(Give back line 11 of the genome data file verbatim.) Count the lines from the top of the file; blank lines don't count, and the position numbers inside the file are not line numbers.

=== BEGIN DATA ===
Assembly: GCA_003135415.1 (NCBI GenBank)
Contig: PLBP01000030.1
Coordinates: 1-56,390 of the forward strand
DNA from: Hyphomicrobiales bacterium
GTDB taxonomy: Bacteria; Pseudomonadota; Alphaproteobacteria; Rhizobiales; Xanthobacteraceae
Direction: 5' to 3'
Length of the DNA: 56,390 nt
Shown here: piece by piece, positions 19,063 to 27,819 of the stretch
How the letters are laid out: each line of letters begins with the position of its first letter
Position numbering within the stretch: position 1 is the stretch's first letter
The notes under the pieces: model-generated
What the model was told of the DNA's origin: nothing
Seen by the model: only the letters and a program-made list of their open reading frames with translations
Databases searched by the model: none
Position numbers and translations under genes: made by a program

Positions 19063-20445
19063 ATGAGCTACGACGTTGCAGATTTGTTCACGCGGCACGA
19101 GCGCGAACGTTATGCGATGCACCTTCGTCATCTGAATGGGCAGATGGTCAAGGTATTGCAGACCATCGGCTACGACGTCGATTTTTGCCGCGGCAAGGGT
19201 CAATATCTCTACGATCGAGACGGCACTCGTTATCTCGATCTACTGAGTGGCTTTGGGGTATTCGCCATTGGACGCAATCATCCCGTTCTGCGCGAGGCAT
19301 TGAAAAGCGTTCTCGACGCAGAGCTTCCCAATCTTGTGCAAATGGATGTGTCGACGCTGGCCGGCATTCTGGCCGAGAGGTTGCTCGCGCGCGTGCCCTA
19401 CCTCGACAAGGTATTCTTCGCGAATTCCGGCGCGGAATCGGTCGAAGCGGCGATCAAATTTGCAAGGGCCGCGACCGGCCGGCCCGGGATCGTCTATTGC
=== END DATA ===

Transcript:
The notes under the pieces: model-generated